Deciding where to place your carefully budgeted marketing dollars can be a difficult decision. With a variety of messaging options available to you – including print messaging, email and social media – it can be a difficult decision to figure out which channel is best for your message. So much so, that you might feel inclined to just look at the sticker price and decide from there.
Of course, you should never base your decisions solely off of price. If one method fails to reach your targeted audience or motivate them to contact your organization – but just happens to be cheaper – then what’s the point?
Until recently, however, measurements comparing call to actions (CTA’s) in direct mail and digital messaging – like email – were hard to find.
One non-profit medical organization, What They Think, decided to try an experiment to see which was more powerful. The results might surprise you.
This test was conducted by The Danish Cancer Campaign and focused on measuring how effective the same CTA was for email and direct mail. The study also analyzed if the channel the person ultimately responded to – whether that be email or direct mail – influenced their decision to respond.
So, the study sought to determine which CTA people responded more to and what percentage of people were motivated by the channel it was presented on. Here’s how they accomplished it.
Out of a 2,000-person database, three groups were formed and sent information regarding the group’s upcoming charity lottery. To begin with, each group received the same written invitation. However, two weeks after first receiving this message, the groups received new messages in different channels. What They Think lists these as, “Group 1 had opted in to receive emails and received an email reminder. Group 2 had opted in to receive emails but received the reminder by postal mail. Group 3 had not opted in to receive emails and received a reminder letter by postal mail.”
To encourage participation, all recipients – regards of communication method – received extra lottery numbers. From there, the results were obtained with follow-up phone calls.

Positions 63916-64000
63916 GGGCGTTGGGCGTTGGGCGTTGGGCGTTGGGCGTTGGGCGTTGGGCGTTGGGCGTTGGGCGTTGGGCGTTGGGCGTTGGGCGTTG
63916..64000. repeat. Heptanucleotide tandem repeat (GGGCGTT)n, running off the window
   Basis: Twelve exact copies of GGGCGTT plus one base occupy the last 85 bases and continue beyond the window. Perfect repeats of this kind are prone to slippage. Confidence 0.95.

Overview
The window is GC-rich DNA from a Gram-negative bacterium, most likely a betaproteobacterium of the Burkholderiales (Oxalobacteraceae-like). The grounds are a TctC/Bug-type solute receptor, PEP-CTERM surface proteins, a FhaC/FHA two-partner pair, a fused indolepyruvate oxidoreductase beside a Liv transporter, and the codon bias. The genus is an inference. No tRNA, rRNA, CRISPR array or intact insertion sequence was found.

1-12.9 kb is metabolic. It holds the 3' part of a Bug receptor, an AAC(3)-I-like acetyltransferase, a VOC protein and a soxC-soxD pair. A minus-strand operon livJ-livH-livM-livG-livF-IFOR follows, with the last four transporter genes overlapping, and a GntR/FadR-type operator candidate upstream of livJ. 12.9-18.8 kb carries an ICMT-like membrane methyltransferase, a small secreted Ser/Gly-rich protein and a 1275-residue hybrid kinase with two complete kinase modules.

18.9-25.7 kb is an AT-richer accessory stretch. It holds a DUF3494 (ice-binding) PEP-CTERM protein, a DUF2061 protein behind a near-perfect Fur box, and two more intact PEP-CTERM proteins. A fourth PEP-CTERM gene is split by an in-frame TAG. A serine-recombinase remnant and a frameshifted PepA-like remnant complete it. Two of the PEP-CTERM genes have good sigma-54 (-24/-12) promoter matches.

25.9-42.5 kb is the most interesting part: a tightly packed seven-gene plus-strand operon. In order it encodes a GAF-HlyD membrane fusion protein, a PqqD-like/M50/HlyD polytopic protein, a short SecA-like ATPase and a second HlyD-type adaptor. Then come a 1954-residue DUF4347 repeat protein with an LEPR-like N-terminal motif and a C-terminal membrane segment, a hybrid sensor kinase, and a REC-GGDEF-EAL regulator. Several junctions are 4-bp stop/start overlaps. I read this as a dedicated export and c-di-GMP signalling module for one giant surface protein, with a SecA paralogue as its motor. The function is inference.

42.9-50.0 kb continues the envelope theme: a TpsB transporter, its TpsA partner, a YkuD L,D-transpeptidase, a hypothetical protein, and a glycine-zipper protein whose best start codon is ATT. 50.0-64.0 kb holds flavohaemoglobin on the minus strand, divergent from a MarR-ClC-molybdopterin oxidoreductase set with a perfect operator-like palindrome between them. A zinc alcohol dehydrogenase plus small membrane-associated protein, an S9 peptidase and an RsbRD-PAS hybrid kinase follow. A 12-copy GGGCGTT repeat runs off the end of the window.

Once all the information was collected, it was determined that the direct mail CTA proved to be the far more influential method of communication. As reported, “Only 25% of Group 1, who received the email reminder, recalled receiving the reminder email. However, 58% of Group 2 and 55% of Group 3 spontaneously recalled the reminder direct mail letter. Even after prompting, groups two and three had better recall of the reminder letter than the email community, recalling at 85% and 80%, respectively, against 63% for the email recipients.”
To add to this, 12% in Group 1, 24% in Group 2 and 29% in Group 3 reported making their decision “only after receiving the reminder letter.”
In other words, the direct mail messaging was twice as effective as email.
While this is just one case study, these results are difficult to ignore. Developing messaging like this is a heavy investment. It takes time to craft the copy, fine tune the design and yes, decide which channel(s) will give you the best return on investment. Choosing the wrong distribution method for your message can kill your project.
While email should by no means be discarded, these results provide some important feedback that supports the use of direct mail. Your most important messages – the ones you can’t afford to have your customers miss – may need to be sent on paper. So don’t ditch email or other digital messaging, but do build your campaign around utilizing all these channels in concert together, and use print to bring your messaging home.
Twice as effective? Who can afford to pass on that?
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